1. Propriety of the transfer. The defendant argues that the evidence presented at the transfer hearing did not support the District Court judge's conclusion that the defendant presented a significant danger to the public and was not amenable to rehabilitation as a juvenile. The defendant claims that transfer of his case was improper under the standards of G. L. c. 119, Section 61, and our case law. There was no error.
General Laws c. 119, Section 61, sets forth the requirements governing a transfer hearing. At the hearing, the judge must
determine that probable cause exists to believe that the child has committed the offense before addressing the transfer issue. G. L. c. 119, Section 61. The judge then must enter written findings, based on clear and convincing evidence, that: (1) "the child presents a significant danger to the public as demonstrated by the nature of the offense charged and the child's past record of delinquent behavior, if any" and that (2) the child "is not amenable to rehabilitation as a juvenile." [Note 3] G. L. c. 119, Section 61. See Ward v. Commonwealth, 407 Mass. 434 , 437 (1990). "The judge must consider, but shall not be limited to, evidence of the following factors: `(a) the seriousness of the alleged offense; (b) the child's family, school and social history, including his court and juvenile delinquency record, if any; (c) adequate protection of the public; (d) the nature of any past treatment efforts for the child; and (e) the likelihood of rehabilitation of the child.'" Id.
"We have stated that `[a] judge who makes the two written findings required by G. L. c. 119, Section 61, must also make subsidiary findings indicating the basis for his conclusions concerning the two statutorily required findings. A Juvenile v. Commonwealth, 370 Mass. 272 , 282 (1976). These subsidiary findings may show consideration of the five enumerated statutory factors and the factors identified in our guidelines, id. at 282 n.14, although any single factor will rarely, if ever,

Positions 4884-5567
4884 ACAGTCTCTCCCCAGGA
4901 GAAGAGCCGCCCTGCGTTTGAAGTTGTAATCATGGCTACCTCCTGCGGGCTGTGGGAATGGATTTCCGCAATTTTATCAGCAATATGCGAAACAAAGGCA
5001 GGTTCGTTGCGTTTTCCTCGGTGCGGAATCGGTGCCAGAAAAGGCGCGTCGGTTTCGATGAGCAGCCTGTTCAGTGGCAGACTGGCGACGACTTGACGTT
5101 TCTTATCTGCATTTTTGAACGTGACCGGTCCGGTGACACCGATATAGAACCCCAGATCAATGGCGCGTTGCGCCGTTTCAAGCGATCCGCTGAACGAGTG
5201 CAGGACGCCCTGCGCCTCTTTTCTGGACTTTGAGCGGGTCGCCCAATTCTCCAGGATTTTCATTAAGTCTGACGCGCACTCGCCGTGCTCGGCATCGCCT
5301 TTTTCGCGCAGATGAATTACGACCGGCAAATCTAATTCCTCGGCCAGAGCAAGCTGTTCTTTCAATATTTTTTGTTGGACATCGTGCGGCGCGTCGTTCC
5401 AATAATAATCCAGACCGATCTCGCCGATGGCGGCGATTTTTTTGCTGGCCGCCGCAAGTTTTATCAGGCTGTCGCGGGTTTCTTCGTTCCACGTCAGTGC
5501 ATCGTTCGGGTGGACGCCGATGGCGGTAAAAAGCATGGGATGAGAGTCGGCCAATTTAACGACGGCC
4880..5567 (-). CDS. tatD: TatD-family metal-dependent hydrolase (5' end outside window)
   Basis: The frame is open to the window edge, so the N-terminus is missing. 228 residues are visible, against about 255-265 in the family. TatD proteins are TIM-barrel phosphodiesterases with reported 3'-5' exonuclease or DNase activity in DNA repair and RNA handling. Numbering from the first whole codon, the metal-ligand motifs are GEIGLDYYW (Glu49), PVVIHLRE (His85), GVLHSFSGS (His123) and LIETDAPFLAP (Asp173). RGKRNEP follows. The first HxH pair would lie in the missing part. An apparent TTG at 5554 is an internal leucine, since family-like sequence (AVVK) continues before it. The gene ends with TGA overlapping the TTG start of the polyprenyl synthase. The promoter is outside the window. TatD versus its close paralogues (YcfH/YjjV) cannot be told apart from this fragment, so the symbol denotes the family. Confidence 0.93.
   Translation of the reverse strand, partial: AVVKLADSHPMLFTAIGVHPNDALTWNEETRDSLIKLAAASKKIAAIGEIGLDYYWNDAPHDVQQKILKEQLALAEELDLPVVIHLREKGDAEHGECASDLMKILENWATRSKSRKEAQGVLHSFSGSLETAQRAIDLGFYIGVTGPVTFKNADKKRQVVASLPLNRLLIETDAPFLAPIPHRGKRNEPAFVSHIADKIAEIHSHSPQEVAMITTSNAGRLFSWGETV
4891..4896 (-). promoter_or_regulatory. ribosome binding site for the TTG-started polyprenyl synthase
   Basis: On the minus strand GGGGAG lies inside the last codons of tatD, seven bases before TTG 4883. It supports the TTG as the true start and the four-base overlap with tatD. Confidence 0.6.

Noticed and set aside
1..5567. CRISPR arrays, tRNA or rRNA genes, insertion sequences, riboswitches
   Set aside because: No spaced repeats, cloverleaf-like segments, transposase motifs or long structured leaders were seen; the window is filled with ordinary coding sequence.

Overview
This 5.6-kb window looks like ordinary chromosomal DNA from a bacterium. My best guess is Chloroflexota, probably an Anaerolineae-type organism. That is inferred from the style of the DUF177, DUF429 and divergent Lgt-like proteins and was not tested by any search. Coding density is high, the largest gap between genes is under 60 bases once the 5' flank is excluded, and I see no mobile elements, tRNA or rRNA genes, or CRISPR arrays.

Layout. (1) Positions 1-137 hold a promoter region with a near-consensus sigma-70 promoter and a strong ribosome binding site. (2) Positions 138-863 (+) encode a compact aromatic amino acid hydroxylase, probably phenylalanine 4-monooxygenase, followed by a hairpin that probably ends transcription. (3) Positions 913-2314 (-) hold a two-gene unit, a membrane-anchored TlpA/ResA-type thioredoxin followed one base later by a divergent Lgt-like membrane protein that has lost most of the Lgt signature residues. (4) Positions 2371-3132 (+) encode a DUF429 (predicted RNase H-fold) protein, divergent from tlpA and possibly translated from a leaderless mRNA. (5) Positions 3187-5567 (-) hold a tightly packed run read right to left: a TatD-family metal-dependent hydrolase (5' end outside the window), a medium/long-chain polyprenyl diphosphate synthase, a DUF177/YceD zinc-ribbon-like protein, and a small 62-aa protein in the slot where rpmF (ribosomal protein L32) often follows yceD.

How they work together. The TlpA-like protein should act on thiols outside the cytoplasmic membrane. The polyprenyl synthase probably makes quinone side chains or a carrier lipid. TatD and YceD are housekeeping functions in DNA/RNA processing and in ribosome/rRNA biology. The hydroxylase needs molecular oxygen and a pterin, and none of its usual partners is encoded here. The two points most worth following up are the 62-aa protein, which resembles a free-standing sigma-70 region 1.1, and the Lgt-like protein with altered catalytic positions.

be controlling. [Note 4] Cf. A Juvenile v. Commonwealth, 370 Mass. 272 , 282 (1976).'" Ward v. Commonwealth, supra, quoting Two Juveniles v. Commonwealth, 381 Mass. 736 , 741 (1980). The judge, however, does not have to make written findings regarding each factor. Ward v. Commonwealth, supra at 437-438, citing Two Juveniles v. Commonwealth, supra. Instead, we have concluded that "a judge has considerable discretion, within this statutory framework, to determine whether a child should be treated as an adult." Commonwealth v. Matthews, 406 Mass. 380 , 383 (1990), quoting A Juvenile v. Commonwealth, 370 Mass. at 282. Despite this discretion, however, a "[s]erious deficiency in the [judge's] subsidiary findings . . . count[s] as a faulty step in the process of transfer . . . ." A Juvenile v. Commonwealth (No. 1), 380 Mass. 552 , 558 (1980).